Dynamic Properties: Programming the Solar System, Part I | WebReference

Dynamic Properties: Programming the Solar System, Part I

Dynamic Properties

Programming the Solar System, Part I

The BODY of the page is straightforward. It includes three instruction lines, an input field, and three DIV tags: one for the Sun, one for the Earth, and one for the Moon:

<P>Click the Sun to start dragging<BR>
Drag the Sun by slowly moving the cursor<BR>
Stop dragging with another click</P>>
<P>Multiply Orbit Radius by:
<INPUT TYPE="text" VALUE="1" onkeyup="fnUpdate()"
  ID="oRadius" SIZE="3">
<DIV ID="oSun" CLASS="planet" STYLE="cursor: move"
  onmousemove="fnMove()" onclick="fnStartStopMoving()">
  <IMG SRC="sun.gif"></DIV>
<DIV ID="oEarth" CLASS="planet"><IMG SRC="earth.gif"></DIV>
<DIV ID="oMoon" CLASS="planet"><IMG SRC="moon.gif">></DIV>

The input field accepts a floating number that multiplies the orbiting radii of both the Earth and the Moon. We call the function fnUpdate() after any key is released. The function fnUpdate() is a one-liner. It updates the floating-point radius factor:

function fnUpdate() {
  fRadius = parseFloat(oRadius.value);

Also worth noting is the Sun's DIV declaration. It includes two event handler definitions, both related to the dragging ability of the Sun. The onclick event handler triggers both the initiation and termination of the Sun dragging. The first click signals the start, while the second click wraps it up:

function fnStartStopMoving() {
  if (oSun.moving == true) {
    oSun.moving = false;
    intervalID = setInterval("triggerRecalculation()",
  else { // oSun.moving = false
    oSun.clickOffsetX = event.clientX - oSun.offsetLeft;
    oSun.clickOffsetY = event.clientY - oSun.offsetTop;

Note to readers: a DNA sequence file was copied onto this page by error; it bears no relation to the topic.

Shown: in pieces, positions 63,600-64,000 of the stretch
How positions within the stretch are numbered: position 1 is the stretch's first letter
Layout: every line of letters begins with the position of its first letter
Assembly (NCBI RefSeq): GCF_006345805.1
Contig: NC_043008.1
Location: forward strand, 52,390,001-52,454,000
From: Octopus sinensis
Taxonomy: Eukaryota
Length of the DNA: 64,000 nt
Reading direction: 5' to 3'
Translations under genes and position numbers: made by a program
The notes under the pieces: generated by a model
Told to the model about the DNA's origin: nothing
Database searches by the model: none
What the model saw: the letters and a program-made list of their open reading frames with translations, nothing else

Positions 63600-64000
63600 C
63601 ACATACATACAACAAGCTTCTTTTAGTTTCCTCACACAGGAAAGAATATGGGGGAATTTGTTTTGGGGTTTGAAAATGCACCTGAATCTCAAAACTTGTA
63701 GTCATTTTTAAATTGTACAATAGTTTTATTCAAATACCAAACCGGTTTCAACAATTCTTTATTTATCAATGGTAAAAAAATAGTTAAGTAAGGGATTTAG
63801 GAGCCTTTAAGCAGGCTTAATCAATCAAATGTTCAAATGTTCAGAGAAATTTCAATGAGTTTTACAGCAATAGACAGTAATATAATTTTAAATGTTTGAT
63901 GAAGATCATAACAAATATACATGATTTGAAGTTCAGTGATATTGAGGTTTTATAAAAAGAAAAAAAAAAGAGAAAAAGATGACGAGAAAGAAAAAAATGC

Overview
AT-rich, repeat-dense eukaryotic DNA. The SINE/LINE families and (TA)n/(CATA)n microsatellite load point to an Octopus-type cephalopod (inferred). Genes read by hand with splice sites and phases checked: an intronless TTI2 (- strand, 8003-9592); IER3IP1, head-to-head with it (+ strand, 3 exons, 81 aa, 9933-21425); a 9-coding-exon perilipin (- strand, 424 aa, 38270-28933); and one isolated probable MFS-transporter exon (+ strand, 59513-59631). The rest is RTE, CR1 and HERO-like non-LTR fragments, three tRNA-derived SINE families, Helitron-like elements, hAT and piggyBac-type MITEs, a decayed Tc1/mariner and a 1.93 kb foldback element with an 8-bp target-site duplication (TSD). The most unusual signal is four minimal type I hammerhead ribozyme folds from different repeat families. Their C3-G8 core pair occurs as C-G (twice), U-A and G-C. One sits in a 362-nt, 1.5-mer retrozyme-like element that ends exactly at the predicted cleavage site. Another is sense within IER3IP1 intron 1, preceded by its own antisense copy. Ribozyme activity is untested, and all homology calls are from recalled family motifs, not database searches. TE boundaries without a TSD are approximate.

oSun.moving = true;

The top portion of the function above handles the second click case. It sets the moving property to false and removes the expression assigned to the left and top parameters of the Sun. This is needed because otherwise, the Sun will return to its expression-driven value which is in the center of the page. We also need to reinstall the setInterval() function that will trigger the recalculation every time interval of frequencyOfRecalc. The bottom portion of the function above handles the first click case. We first compute the distance between the mouse position during the click (event.clientX, event.clientY), and the left top corner of the image (oSun.offsetLeft, oSun.offsetTop):

oSun.clickOffsetX = event.clientX - oSun.offsetLeft;
oSun.clickOffsetY = event.clientY - oSun.offsetTop;

These values are needed for positioning the Sun every stroke of the dragging, taken care by the onmousemove event handler. We also need to clear the setInterval() pointer, so the Earth will stop orbiting during the Sun drag.

The onmousemove event handler makes sure the the mouse drags the Sun:

function fnMove() {
  if (oSun.moving == false) return true;
  newX = event.clientX - oSun.clickOffsetX;
  newY = event.clientY - oSun.clickOffsetY;
  oSun.style.left = newX;
  oSun.style.top = newY;

We first check that the the drag is on (oSun.moving == false). We then update the Sun position according the where the mouse is currently, and according to the first-click offset from the top left corner of the Sun.

Next: How to program the Solar System, Part II


Produced by Yehuda Shiran and Tomer Shiran

Created: July 18, 2000
Revised: July 18, 2000

URL: http://www.webreference.com/js/column65/7.html